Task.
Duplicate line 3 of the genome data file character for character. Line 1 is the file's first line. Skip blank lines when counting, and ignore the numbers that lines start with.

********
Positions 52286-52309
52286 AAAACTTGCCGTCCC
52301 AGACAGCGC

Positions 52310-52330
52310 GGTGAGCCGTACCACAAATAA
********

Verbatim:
52301 AGACAGCGC